As bonds provide costly havens, equities foreseen to pick up

Steadyhand’s midyear outlook sees a revival in the languishing equities market as the cost of avoiding volatility through bonds has increased

As bonds provide costly havens, equities foreseen to pick up
As the low-yield fixed income environment persists throughout the world, the implicit price of stability has increased significantly, Steadyhand Investment Funds President Tom Bradley observed during the company’s mid-year review.

“If I had to say that there’s one really big feature in the market today that overwhelms Brexit and all these other things, it’s the fact that safety is extremely expensive,” he said. “You go [into a bank] to buy a GIC, and you get a yield on it of 1 something [per cent]… government bond yields [are] almost approaching zero in North America and negative in parts of Europe and in Japan. For those who want to go and hide and get away from the volatility of the stock market and other more risky assets, you’re losing ground to inflation.”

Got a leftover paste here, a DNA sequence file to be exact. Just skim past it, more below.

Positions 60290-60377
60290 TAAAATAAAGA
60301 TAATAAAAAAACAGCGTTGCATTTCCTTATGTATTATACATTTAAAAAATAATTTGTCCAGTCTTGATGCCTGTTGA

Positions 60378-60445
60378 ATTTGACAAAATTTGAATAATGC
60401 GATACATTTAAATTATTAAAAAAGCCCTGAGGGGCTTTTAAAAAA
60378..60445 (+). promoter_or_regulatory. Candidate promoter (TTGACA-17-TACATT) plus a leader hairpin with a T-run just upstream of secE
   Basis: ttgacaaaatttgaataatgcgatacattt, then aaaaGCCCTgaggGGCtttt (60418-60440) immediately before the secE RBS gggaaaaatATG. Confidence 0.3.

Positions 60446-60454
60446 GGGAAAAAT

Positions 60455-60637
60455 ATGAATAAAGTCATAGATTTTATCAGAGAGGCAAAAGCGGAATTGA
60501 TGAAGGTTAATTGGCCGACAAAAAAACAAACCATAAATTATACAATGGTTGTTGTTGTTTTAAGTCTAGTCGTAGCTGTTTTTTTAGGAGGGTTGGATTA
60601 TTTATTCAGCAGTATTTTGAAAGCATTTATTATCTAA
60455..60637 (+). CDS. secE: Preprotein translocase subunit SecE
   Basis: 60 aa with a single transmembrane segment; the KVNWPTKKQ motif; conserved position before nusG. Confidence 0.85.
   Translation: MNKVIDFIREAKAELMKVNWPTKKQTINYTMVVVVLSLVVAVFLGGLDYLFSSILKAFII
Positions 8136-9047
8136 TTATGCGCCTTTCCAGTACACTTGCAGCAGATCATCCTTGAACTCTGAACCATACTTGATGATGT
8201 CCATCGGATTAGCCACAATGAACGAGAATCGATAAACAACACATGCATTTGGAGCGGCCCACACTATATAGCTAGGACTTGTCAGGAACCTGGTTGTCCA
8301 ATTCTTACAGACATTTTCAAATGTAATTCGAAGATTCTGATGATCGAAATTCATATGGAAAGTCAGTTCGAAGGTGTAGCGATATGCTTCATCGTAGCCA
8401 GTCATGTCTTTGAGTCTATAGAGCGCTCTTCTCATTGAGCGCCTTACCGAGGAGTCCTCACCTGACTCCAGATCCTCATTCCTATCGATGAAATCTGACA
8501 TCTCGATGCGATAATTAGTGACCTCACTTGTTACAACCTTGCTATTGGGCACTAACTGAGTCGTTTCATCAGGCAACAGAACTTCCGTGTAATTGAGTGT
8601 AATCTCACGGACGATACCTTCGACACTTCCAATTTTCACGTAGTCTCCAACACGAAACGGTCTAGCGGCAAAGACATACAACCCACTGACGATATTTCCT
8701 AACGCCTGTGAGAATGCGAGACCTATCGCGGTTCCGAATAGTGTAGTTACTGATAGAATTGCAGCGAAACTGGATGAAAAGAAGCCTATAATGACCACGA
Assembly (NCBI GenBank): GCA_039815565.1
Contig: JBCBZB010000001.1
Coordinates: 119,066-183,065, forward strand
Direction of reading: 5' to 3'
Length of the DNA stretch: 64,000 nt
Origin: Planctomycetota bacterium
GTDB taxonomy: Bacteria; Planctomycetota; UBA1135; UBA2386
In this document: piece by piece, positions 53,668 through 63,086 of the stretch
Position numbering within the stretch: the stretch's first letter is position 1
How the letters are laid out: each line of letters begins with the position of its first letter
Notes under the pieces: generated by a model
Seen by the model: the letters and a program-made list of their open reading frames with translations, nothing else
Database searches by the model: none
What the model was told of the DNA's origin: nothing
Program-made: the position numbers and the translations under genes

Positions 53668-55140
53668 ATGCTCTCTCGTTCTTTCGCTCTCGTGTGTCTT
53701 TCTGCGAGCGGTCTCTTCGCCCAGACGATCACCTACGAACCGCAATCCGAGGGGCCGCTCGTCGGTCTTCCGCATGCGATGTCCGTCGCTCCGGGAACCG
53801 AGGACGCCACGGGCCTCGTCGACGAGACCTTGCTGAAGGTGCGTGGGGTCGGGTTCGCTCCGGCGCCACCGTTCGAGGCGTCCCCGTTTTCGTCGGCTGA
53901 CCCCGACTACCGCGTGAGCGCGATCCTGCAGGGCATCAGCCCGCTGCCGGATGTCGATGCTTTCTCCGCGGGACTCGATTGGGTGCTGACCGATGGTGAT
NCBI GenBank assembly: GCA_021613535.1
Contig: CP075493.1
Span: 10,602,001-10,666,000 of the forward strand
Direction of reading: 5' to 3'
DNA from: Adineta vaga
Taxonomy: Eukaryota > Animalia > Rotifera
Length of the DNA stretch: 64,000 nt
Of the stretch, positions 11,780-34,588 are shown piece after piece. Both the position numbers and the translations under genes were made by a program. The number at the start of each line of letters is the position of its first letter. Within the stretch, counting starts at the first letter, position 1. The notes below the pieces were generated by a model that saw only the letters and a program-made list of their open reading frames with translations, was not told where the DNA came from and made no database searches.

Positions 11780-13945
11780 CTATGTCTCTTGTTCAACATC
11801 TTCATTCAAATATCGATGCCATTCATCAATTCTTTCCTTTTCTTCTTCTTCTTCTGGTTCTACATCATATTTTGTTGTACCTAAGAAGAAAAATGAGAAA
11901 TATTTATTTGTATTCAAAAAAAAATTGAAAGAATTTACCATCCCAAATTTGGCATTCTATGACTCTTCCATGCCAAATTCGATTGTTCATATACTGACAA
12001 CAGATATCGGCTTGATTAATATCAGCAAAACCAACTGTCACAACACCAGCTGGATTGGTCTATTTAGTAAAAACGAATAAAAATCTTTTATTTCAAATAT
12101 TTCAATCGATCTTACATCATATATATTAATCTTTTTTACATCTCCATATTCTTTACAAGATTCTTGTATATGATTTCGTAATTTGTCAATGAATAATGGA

According to Bradley, lower yields on fixed-income assets have brought investors to the point where they have to wonder what to do with their money rather than keep it in the bank. The answer, according to him, is to diversify their portfolio into other asset classes–including stocks.

While he acknowledges that news coverage of stocks have been rather negative of late, with reports indicating a stall in equities over the last year, the firm is optimistic that stocks will bounce back to “somewhere between 5% and 7% per year.” He outlined several points that would be integral to a revival of performance among stocks:
  • Dividend yields for stocks in general on the TSX as of July 14 were at 3%, reaching even higher percentages in overseas markets;
  • Macroeconomic factors, such as decreasing energy prices, low interest rates, and a competitive currency landscape will aid growth in corporate profits;
  • On the microeconomic level, consolidation of companies through low-interest-rate financing is leading to more rational pricing and consistent profitability.
“I think what we have to remember when we’re investing and we’re reading those horrific headlines is that we’re not investing in governments; we’re buying companies that generate profit over a long period of time [and] ultimately pay out dividends, and that’s what our managers are looking for every day is to find those kinds of things,” Bradley suggested.

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